Visa 2Q prof­its fall, but re­sults still beat ex­pec­ta­tions

The Columbus Dispatch - - Market Summary -

Pay­ment pro­cess­ing gi­ant Visa said its profit dropped 75 per­cent in the fis­cal sec­ond quar­ter from a year ago, largely due to the costs of in­te­grat­ing its re­cently ac­quired Visa Europe into the larger com­pany.

The San Fran­cisco-based com­pany said Thurs­day it earned $430 mil­lion, down from $1.7 bil­lion in the same pe­riod a year ear­lier. On a per-share ba­sis, Visa earned 18 cents a share ver­sus 71 cents a share a year ago.

Visa had two sig­nif­i­cant one-time charges on its books re­lated to the le­gal or­ga­ni­za­tion of the com­pany to in­clude Visa Europe, which Visa Inc. pur­chased last year. Ex­clud­ing those one-time items, Visa had an ad­justed profit of $2.1 bil­lion, or 86 cents per share, which beat an­a­lysts’ ex­pec­ta­tions.

The com­pany con­tin­ues to ben­e­fit from the in­creased adop­tion of plas­tic as a method of pay­ment across the globe. All ma­jor ge­o­graphic di­vi­sions of Visa Rev­enue Net in­come Earn­ings per share

The first-quar­ter re­sults rep­re­sent “a solid start” to 2017, said Mike Brooks, chair­man and CEO of the Nel­sonville-based footwear and ap­parel com­pany. The com­pany more than dou­bled its sales in its mil­i­tary seg­ment to a quar­terly record $12 mil­lion. At the same time, sales in the whole­sale seg­ment have sta­bi­lized, par­tic­u­larly in work and Western, Rocky Brands’ two largest cat­e­gories. re­ported greater us­age of Visa’s prod­ucts in the quar­ter. The amount pro­cessed on Visa’s net­work is closely watched by in­vestors since the com­pany charges a fee to a mer­chant each time a cus­tomer uses a Visa credit or debit card.

Visa pro­cessed $1.73 tril­lion on its credit and debit card net­work in the quar­ter, up 37 per­cent from a year ear­lier, but that in­crease in­cludes the pro­cess­ing busi­ness of Visa Europe as well. In the U.S., where Visa does most of its busi­ness, the com­pany pro­cessed $775 bil­lion on its net­work in the quar­ter, up roughly 12 per­cent from a year ear­lier. Visa last year be­came the credit card pro­cess­ing com­pany for Costco, tak­ing that busi­ness away from Amer­i­can Ex­press, which has helped it ex­pand its to­tal pay­ment pro­cess­ing as well.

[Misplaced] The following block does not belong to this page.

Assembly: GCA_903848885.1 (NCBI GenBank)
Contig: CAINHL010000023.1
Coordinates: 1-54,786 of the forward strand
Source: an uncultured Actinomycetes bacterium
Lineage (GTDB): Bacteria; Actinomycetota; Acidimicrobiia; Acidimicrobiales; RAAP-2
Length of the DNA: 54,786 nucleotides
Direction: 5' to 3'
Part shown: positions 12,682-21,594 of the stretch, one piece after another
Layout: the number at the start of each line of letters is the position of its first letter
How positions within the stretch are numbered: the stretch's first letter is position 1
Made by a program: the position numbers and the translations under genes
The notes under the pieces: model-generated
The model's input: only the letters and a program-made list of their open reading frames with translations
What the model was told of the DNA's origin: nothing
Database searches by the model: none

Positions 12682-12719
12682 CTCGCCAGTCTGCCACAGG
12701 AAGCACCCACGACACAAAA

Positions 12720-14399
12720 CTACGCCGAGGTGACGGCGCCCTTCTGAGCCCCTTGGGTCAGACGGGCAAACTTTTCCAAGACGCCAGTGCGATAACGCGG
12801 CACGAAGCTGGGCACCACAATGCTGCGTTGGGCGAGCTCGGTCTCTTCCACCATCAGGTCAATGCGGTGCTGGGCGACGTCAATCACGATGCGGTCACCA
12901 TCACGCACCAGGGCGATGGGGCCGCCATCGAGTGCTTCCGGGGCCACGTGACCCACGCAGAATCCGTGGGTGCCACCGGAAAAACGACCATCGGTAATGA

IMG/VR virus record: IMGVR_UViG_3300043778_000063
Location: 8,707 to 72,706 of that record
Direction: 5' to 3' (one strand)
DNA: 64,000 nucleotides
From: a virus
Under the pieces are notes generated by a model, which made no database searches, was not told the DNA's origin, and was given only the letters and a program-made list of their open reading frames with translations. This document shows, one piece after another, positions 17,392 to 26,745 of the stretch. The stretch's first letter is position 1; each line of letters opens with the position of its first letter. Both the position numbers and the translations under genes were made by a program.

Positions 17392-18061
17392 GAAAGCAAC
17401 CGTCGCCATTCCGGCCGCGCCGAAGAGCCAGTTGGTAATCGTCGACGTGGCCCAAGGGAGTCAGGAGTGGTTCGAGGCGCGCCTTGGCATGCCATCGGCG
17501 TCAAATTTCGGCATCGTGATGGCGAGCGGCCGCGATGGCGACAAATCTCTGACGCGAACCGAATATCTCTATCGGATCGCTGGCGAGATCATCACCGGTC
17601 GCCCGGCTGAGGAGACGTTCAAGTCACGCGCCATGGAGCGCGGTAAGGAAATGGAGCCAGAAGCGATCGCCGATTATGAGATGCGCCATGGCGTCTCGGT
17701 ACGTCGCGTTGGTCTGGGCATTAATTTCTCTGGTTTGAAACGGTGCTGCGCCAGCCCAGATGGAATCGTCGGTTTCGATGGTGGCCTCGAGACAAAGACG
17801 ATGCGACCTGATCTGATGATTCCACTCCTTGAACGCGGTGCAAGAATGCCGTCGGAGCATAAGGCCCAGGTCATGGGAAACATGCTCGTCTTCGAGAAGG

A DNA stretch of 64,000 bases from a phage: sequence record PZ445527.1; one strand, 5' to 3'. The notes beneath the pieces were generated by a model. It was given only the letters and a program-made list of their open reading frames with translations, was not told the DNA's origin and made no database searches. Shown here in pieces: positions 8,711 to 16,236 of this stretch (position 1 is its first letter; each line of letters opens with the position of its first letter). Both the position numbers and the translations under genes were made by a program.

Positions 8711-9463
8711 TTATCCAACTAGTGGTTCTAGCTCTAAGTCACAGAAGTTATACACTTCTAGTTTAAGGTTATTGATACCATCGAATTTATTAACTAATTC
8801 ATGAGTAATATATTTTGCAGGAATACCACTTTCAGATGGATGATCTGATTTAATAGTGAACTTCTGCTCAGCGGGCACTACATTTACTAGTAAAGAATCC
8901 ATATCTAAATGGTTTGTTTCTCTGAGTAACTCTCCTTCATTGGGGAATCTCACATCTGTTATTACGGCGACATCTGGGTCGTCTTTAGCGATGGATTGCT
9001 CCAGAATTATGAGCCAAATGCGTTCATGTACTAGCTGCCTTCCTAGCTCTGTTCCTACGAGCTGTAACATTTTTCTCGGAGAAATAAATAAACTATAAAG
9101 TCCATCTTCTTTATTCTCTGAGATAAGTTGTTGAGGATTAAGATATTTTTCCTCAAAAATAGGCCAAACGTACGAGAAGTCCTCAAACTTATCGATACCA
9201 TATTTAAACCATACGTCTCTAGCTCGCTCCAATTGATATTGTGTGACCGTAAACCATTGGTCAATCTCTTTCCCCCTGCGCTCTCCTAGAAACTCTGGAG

Ver­i­zon, the once-un­stop­pable cell­phone leader in the U.S., lost key wire­less cus­tomers for the first time, even as it brought back un­lim­ited data plans to counter smaller ri­vals.

In the first three months of the year, Ver­i­zon lost 307,000 wire­less sub­scribers who are billed each month, the more lu­cra­tive kind of wire­less cus­tomer. Mof­fet­tNathanson Re­search says it’s the first-ever loss in that cat­e­gory, which cov­ers phones, tablets, smart­watches and other con­nec­tions. For cell­phones alone, Ver­i­zon lost 289,000 cus­tomers. Ver­i­zon said it would have lost even more cus­tomers if it hadn’t launched the un­lim­ited plan.

To­tal wire­less rev­enue fell 5 per­cent to $20.9 bil­lion, be­cause of fewer cus­tomers and less money com­ing from the fees Ver­i­zon charges when cus­tomers go over their data lim­its. Un­lim­ited plans don’t have those fees.

Growth in wire­less sub­scribers has slowed now that most Amer­i­cans have a cell­phone. In­stead, com­pa­nies have been poach­ing cus­tomers from each other with lower prices and of­fers to pay peo­ple to switch.

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